An anonymous commentator, responding to a post that addressed questions raised in the media about managers who left the troubled University of Medicine and Dentistry of New Jersey (UMDNJ) to work for Drexel University Medical School, wrote,
Through Drexel leadership, the medical school just finished an outstanding LCME review, a very good match, outstanding board scores and fiscal solvency."Through Drexel leadership?" Based on my experience in medical education, I would argue, instead, that the people most responsible for good results in an accreditation review, in placing students into residencies, and in board examinations are the students themselves (especially related to the latter two), and the faculty who taught them. Medical school managers, of course, help provide the infrastructure and manage the financing that enables medical education to succeed. But giving the management first credit for educational results is somewhat grandiose. Managers may deserve more credit for fiscal solvency. But so do the students who pay the tuition, and the hard-working health care professionals and support personnel who actually do most of the work.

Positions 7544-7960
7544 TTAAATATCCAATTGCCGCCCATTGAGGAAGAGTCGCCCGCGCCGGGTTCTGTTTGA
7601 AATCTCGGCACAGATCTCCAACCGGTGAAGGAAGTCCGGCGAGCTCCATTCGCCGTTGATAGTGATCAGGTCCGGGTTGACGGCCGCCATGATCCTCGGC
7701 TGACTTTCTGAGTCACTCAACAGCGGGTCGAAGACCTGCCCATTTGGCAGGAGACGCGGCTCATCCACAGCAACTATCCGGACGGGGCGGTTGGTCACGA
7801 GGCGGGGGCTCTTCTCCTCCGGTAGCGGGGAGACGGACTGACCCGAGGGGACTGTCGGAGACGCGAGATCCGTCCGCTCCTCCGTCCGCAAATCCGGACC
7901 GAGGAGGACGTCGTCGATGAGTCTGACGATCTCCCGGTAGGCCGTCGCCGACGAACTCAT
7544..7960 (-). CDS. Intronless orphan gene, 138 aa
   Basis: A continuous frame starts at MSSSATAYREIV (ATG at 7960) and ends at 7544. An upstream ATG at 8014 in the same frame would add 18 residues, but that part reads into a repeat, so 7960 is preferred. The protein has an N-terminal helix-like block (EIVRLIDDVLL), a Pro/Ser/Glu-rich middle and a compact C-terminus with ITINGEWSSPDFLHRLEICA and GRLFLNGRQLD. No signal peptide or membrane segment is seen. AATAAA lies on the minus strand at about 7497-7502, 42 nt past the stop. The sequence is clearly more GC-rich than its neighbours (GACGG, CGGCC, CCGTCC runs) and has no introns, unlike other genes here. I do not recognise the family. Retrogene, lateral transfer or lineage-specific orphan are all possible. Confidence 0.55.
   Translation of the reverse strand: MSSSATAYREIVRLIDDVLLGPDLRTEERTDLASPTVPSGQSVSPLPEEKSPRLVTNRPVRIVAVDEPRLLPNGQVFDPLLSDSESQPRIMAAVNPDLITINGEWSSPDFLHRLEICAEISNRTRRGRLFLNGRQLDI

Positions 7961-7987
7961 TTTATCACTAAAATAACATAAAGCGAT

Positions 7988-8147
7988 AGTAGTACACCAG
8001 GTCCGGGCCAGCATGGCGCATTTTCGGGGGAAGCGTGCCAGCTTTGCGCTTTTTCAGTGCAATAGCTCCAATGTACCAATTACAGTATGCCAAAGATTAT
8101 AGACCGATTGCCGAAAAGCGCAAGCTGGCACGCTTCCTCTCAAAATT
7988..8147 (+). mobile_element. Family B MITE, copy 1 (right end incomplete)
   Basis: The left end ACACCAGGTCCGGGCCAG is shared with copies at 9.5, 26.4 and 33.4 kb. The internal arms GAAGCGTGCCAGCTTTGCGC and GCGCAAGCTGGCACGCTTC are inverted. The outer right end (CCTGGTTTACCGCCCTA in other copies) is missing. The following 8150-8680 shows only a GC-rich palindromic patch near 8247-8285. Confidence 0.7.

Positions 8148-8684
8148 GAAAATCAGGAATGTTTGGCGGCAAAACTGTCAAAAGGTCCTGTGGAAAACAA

We have posted previously about how health care managers and bureaucrats seem to believe that what they do is central and more important than anyone else's work to their organizations.
For example, see this post which quotes the Chief Financial Officer (CFO) of Pheobe Putney Health System, "we'll manage it the way we damn well want."
Also, see this post about how the merger with UnitedHealth Group resulted in rich rewards for Pacificare executives. Wall Street analysts thought that the executives were deserving of huge financial rewards for the "risk" they took in trying to turn around a troubled health care company. However, it was their stock-holders who were at financial risk. The executives were paid employees, whose salaries were no more, and possibly less at risk than any other employees if the corporation were to fail.
The attitudes in these three cases seem analogous to that attributed to the French King Louis XIV, "l'etat c'est moi." Managers' apparent beliefs that they are of the most central importance to the medical school, the hospital system, or the managed care company negate the contributions of all the other dedicated people who make these organizations work. The managers perhaps believe that they in effect are owners of these organizations, which, of course, they do not actually own.
This notion that "l'organisation de la sante c'est moi" may represent some of the garbled thinking underlying our presently mismanged health care system.
(I apologize to all and sundry if I have made any errors using the French language. My language education was unfortunately stunted.)